William and Mary Law School

Wrote a memo for a real US court case...

I spent two of the first weeks of July working on a Vermont case for my Director, Gleb Glebovich.  Although the work was not related to Russia in any way, it was a great opportunity to refresh my research and memo writing skills.

Here are the facts of the case:  It involved debtors in bankruptcy who own real estate in Vermont and in 2003 mortgaged this property in exchange for a loan from Bank of America.  The action was brought against Appellee, Bank of America, based upon a defect in the acknowledgment in the mortgage.  The legal basis for the action was 11 U.S.C. § 544, known as the "Strong Arm Clause" of the Bankruptcy Code because it affords bankruptcy trustees the right to avoid defective transfers to the extent such transfers would be avoidable by subsequent purchasers.  In the Bankruptcy Court the defendant, Bank of America moved for summary judgment.  The trustee cross-moved for summary judgment.  At issue was the fact that the space in the acknowledgment in the mortgage deed where the parties would normally be identified as those who certify that their signing of the deed was their free act and deed, was blank. Summary judgment was granted to Bank of America primarily because "the reference following the blank space on the acknowledgment 'signer(s) and sealer(s) of the forgoing written instrument' was sufficient to identify both of the [debtors] as having acknowledged their signatures on the deed."  The debtors appealed to the district court and lost.

The major issue was that the district court based its affirmation on a new fact that was neither stipulated to or even argued by the parties, nor found by the Bankruptcy Court.  This fact was that the bottom of each page of the mortgage deed contained the initials "NWS" and "RCS" (allegedly that of the debtors).  My task was to research federal law and see what precedent exists on point relating to new fact-finding by an appellate court (the role of the district court in this case).  Even logically speaking, the difficulty with relying on a new fact is that it was never tested at the trial level and the appellant never had an opportunity to object to this fact, to probe it or to argue its relevancy.  With a few exeptions, the appellate court may not serve as a fact-finder.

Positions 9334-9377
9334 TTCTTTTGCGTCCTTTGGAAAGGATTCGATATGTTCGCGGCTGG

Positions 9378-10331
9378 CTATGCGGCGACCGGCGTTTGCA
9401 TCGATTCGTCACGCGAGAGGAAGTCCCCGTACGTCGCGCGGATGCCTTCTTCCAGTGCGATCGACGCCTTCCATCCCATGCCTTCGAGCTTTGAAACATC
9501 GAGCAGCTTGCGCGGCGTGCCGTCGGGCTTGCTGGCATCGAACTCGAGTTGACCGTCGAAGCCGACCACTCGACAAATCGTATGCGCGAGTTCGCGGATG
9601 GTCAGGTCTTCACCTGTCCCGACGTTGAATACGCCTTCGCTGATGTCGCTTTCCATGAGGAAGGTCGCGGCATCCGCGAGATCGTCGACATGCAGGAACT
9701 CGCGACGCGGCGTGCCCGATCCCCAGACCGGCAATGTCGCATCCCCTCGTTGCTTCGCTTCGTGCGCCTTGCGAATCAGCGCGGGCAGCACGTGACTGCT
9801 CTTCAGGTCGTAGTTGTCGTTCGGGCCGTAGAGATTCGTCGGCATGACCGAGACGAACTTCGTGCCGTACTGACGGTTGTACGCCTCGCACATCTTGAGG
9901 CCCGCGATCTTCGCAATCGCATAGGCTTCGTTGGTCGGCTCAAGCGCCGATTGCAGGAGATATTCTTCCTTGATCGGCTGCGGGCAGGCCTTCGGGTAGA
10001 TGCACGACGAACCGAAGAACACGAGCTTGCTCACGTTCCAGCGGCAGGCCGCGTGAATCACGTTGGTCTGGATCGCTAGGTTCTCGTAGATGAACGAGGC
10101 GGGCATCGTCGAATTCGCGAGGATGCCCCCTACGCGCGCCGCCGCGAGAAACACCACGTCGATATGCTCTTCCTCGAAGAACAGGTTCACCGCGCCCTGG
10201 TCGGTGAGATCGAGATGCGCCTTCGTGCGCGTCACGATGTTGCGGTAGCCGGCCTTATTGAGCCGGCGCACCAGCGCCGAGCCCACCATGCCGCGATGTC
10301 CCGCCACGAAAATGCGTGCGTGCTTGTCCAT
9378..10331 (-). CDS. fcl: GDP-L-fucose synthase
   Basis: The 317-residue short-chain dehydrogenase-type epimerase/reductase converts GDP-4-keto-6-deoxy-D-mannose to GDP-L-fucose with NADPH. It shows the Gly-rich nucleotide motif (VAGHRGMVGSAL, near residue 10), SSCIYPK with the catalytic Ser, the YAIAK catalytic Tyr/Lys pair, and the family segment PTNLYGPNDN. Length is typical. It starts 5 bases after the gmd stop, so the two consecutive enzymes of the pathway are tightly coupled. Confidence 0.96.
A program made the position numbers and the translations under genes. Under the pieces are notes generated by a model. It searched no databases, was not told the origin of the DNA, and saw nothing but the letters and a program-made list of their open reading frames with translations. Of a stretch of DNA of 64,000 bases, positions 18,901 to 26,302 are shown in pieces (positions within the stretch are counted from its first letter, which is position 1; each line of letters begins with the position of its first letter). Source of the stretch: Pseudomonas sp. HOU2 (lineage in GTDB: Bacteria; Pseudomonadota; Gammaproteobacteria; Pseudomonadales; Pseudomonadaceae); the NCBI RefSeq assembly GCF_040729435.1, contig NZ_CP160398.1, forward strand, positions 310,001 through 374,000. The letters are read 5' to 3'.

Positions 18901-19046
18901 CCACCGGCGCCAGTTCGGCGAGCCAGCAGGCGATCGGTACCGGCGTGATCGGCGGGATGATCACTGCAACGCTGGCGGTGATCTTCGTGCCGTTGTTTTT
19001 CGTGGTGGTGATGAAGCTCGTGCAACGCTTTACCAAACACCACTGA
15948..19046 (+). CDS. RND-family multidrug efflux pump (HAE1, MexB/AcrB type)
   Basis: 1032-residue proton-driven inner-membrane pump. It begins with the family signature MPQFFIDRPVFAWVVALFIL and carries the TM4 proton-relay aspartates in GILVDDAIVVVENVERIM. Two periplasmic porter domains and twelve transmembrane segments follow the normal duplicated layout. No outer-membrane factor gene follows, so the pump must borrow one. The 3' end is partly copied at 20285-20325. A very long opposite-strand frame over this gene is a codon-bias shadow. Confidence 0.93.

These are just some of the cases I found:

Wegner v. Grunewaldt, 821 F.2d 1317, 1320 (C.A.8 (S.D.),1987) ("[D]istrict court may not make its own independent factual findings. If the bankruptcy court's factual findings are silent or ambiguous as to an outcome determinative factual question, the district court may not engage in its own factfinding...")

In re High Fructose Corn Syrup Antitrust Litigation, 293 F.Supp.2d 854 (C.D.Ill., 2003) ("If the judge would have abused his discretion to admit the evidence, then of course the appellate court will not consider it in deciding whether to uphold summary judgment. If the judge would not have abused his discretion to admit the evidence, then the appellate court will consider it and if, with it considered, there is enough evidence to defeat summary judgment, the appellate court will vacate the grant of summary judgment to give the judge a chance to exercise his discretion. If on remand the judge decides to exclude the evidence in the proper exercise of his discretion, and the evidence was crucial to the appellate court's determination that summary judgment should not have been granted, the district judge should reinstate the summary judgment.")

Adler v. Wal-Mart Stores, Inc. 144 F.3d 664 (C.A.10 (Colo.),1998 ("[A]lthough our review is de novo, we conduct that review from the perspective of the district court at the time it made its ruling, ordinarily limiting our review to the materials adequately brought to the attention of the district court by the parties...[W]e, like the district courts, have a limited and neutral role in the adversarial process, and are wary of becoming advocates who comb the record of previously available evidence and make a party's case for it.")

I wrote a memo summarizing my findings and the Director forwarded it on to the trustee involved in the case.  He ended up using a lot of my research in his brief that will be filed in their appeal of the district court decision.  So, I got pretty lucky since I didn't even have to get a summer internship with a firm to get some experience with a real case!

 

Masha